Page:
|Born||15 February 1896|
|Died||27 April 1970 (aged 74)|
|Resting place||Cremated; ashes buried in Deans Grange Cemetery, Dublin|
(m. 1920; div. 1943)
(m. 1943; died 1950)
|Family||Barry Fitzgerald (brother)|
Arthur Shields (15 February 1896 – 27 April 1970) was an Irish actor on television, stage and film.
Born into an Irish Protestant family in Portobello, Dublin, Shields started acting in the Abbey Theatre when he was 17 years old. He was the younger brother of Oscar-winning actor Barry Fitzgerald. They were the sons of Adolphus Shields, who "was well-known in Dublin as a labour organiser" although the 1901 census listed his occupation as "press reader", and Fanny Sophia Shields (née Ungerland), who was German.
Irish nationalist activity
Along with six others of the Abbey Players, Shields fought in the Easter Rising of 1916. He was interned for six months in the Frongoch internment camp in Frongoch, Wales. His obituary in The Times of San Mateo, California, reported, "... upon his release he was decorated by the Republic of Eire."
Shields returned to the Abbey Theatre and had a varied career there from 1914 to 1939 as actor, assistant director, director and stage manager. He appeared in many productions ("more than 300 roles in 350 plays) while he was there, three of the productions he appeared in were by Irish playwright Teresa Deevy 'The Reapers' 'Temporal Powers' and 'Katie Roche'. Three times he brought the Abbey Company to the United States.
Film and television
In 1936, John Ford brought him to the United States to act in a film version of The Plough and the Stars, and in 1939 Shields decided to live permanently in California, where the mild climate would help his tuberculosis. Some of his memorable roles were in Ford films. Shields portrayed the Reverend Playfair in Ford's The Quiet Man, opposite John Wayne, Maureen O'Hara and his brother, Barry Fitzgerald. He played Dr. Laughlin in She Wore a Yellow Ribbon with Wayne and Joanne Dru, and appeared yet again with Wayne and Barry Fitzgerald in Ford's Long Voyage Home. His other films include: Little Nellie Kelly, The Keys of the Kingdom, The Fabulous Dorseys, Gallant Journey, The Shocking Miss Pilgrim, Drums Along the Mohawk, Apache Drums, Lady Godiva, National Velvet and The River. He also made television appearances including a 1958 role on Perry Mason as Dr. George Barnes in "The Case of the Screaming Woman" as well as a 1960 episode of Maverick starring Roger Moore titled "The Bold Fenian Men."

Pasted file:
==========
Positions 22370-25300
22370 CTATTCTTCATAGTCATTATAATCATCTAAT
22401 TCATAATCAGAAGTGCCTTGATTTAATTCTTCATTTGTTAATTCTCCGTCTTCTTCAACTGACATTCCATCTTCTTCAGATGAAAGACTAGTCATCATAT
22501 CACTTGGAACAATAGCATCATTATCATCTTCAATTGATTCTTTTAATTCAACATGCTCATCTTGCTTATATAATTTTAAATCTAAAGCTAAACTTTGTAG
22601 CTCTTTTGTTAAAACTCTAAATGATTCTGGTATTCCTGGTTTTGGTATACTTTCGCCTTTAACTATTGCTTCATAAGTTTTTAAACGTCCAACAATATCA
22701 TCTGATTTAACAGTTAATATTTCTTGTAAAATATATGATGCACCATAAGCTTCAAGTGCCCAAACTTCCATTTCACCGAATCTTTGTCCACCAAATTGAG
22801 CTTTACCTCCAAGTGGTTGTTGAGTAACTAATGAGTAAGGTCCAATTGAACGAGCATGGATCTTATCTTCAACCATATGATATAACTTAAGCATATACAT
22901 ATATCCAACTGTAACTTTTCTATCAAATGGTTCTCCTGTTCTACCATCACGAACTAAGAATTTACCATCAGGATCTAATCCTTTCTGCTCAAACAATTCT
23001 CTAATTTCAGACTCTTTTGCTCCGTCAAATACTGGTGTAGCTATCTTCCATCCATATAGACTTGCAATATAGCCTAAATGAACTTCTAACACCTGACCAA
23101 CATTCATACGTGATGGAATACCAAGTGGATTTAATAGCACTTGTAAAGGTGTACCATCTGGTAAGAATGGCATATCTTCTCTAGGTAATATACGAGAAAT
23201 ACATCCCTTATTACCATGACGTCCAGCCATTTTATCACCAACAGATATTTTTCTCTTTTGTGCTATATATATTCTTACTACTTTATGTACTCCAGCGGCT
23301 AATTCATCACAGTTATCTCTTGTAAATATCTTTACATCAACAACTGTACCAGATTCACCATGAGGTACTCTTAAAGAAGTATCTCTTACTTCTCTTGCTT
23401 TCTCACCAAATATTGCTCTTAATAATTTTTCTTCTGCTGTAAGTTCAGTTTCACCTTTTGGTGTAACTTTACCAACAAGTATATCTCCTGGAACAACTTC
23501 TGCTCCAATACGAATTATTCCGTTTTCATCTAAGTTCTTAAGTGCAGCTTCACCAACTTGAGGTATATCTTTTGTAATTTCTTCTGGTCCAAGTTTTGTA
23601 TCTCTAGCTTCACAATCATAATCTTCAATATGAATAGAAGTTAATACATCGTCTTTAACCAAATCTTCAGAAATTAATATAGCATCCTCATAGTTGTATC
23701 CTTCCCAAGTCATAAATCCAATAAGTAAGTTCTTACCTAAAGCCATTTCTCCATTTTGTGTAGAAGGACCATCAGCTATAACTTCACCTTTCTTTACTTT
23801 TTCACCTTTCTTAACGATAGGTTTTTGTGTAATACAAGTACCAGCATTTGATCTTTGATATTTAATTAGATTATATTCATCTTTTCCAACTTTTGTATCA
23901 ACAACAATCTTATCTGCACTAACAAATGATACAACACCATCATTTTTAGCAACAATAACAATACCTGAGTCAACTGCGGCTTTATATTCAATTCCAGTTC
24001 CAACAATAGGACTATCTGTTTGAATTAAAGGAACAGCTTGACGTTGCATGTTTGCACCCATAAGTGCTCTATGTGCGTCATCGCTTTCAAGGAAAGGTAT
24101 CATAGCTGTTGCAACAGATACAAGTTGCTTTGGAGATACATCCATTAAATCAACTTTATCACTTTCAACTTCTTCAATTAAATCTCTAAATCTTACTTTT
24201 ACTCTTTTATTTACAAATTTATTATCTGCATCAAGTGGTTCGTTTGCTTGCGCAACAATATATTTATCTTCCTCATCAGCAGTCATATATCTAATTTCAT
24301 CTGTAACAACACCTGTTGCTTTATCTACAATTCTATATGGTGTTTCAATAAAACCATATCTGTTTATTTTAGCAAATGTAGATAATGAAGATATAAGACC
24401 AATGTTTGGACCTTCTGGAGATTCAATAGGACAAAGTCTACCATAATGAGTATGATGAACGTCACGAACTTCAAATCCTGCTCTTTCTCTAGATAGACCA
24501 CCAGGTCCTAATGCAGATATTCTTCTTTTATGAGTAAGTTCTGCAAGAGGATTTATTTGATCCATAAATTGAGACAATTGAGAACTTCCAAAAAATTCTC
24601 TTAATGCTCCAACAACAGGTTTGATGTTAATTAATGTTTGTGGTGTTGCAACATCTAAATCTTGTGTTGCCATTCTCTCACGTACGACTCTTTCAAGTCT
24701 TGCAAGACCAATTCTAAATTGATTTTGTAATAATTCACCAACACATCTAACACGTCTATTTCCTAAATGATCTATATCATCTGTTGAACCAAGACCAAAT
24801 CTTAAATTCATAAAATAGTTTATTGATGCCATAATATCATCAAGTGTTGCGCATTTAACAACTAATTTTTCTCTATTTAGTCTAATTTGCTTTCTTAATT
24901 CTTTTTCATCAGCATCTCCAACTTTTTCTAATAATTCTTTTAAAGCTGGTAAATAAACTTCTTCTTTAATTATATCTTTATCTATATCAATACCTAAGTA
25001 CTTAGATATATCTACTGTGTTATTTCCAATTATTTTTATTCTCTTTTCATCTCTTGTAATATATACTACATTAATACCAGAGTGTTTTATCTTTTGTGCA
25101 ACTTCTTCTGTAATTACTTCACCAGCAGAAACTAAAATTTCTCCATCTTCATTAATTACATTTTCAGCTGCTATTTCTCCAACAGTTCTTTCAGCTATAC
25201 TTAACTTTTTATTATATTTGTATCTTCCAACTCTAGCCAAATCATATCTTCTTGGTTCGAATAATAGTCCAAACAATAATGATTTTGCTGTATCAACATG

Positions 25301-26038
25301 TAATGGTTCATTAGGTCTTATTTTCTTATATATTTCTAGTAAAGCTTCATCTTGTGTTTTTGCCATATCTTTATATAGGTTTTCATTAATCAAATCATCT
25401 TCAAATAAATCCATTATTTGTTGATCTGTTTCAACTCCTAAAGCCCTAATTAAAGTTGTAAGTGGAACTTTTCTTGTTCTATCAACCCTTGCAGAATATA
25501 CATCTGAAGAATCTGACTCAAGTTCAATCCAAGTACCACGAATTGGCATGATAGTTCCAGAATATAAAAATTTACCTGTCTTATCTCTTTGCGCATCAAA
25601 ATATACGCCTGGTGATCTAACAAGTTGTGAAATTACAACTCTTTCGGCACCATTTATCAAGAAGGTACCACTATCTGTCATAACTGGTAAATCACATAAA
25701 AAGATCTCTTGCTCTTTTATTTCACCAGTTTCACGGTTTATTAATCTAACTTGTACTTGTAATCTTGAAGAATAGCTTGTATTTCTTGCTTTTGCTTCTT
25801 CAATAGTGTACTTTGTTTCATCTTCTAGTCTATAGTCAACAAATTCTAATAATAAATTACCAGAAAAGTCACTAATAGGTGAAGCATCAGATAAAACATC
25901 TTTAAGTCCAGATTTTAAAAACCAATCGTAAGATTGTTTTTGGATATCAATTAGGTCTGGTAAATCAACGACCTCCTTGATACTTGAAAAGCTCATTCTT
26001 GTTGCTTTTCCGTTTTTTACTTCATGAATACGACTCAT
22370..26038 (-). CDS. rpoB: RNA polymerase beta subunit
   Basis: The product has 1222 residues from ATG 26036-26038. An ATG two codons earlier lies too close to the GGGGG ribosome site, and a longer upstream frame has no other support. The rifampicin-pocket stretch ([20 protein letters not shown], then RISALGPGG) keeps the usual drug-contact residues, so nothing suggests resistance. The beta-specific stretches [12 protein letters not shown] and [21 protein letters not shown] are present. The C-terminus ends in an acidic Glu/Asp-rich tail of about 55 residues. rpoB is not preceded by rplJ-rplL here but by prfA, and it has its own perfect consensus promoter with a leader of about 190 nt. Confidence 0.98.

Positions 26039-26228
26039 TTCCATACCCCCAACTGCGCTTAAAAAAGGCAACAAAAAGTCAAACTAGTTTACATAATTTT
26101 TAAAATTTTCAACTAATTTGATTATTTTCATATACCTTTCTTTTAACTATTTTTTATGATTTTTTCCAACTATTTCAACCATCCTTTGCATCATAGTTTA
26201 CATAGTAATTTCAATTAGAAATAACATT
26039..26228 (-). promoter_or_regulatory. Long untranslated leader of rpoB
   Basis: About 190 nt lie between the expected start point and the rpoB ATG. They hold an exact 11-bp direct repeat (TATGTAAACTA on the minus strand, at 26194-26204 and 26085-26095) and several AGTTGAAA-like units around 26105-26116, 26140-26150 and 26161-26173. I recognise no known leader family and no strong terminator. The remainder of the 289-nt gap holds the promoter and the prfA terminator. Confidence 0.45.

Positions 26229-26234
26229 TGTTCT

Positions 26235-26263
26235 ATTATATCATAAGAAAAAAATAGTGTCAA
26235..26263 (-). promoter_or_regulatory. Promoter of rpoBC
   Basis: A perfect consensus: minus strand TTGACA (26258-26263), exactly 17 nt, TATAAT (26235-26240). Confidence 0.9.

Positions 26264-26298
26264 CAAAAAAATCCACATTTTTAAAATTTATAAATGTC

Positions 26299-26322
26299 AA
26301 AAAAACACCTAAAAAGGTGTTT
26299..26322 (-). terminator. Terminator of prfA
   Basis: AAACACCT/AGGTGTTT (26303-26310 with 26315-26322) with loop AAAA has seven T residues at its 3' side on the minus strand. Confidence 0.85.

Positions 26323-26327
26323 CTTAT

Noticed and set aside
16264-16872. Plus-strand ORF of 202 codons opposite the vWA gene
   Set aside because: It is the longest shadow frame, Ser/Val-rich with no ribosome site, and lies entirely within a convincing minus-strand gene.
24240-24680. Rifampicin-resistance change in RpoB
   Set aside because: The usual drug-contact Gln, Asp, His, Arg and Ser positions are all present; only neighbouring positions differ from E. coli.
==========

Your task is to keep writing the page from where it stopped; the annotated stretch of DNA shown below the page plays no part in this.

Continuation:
Shields married Bazie Magee in 1920, and their son Adam was born in 1927. In 1943, the couple were divorced and Shields married Aideen O'Connor. Their daughter Christine was born in 1946. Aideen died in 1950. Shields' third marriage to Laurie Bailey in 1955 lasted until his death.
Shields died of complications related to emphysema on 27 April 1970, in Santa Barbara, California. He was survived by his wife, a daughter, a son and four grandchildren. His body was cremated, with the ashes taken to his native city of Dublin and buried with military honours in Deans Grange Cemetery.
- Knocknagow (1918) - Phil Lahy
- The Sign of the Cross (1932) - Chaplain Costello (1944 Re-Release Prologue) (uncredited)
- The Plough and the Stars (1936) - Irish Leader
- Drums Along the Mohawk (1939) - Reverend Rosenkrantz
- The Long Voyage Home (1940) - Donkeyman
- Little Nellie Kelly (1940) - Timothy Fogarty
- Lady Scarface (1941) - Matt Willis
- The Gay Falcon (1941) - Inspector Mike Waldeck
- How Green Was My Valley (1941) - Mr. Parry, deacon
- Confirm or Deny (1941) - Jeff, Blind Typist
- Broadway (1942) - Pete Dailey
- This Above All (1942) - Chaplain
- Pacific Rendezvous (1942) - Prof. Harvey Lessmore
- The Loves of Edgar Allan Poe (1942) - Griswald - Broadway Journal (uncredited)
- Dr. Renault's Secret (1942) - Inspector Duval (uncredited)
- Nightmare (1942) - Sergeant
- Gentleman Jim (1942) - Father Burke
- Dr. Gillespie's New Assistant (1942) - Mr. Kipp (uncredited)
- The Black Swan (1942) - The Bishop (uncredited)
- Random Harvest (1942) - Liverpool Chemist (uncredited)
- Above Suspicion (1943) - Walmer Hotel Porter (uncredited)
- The Man from Down Under (1943) - Father Polycarp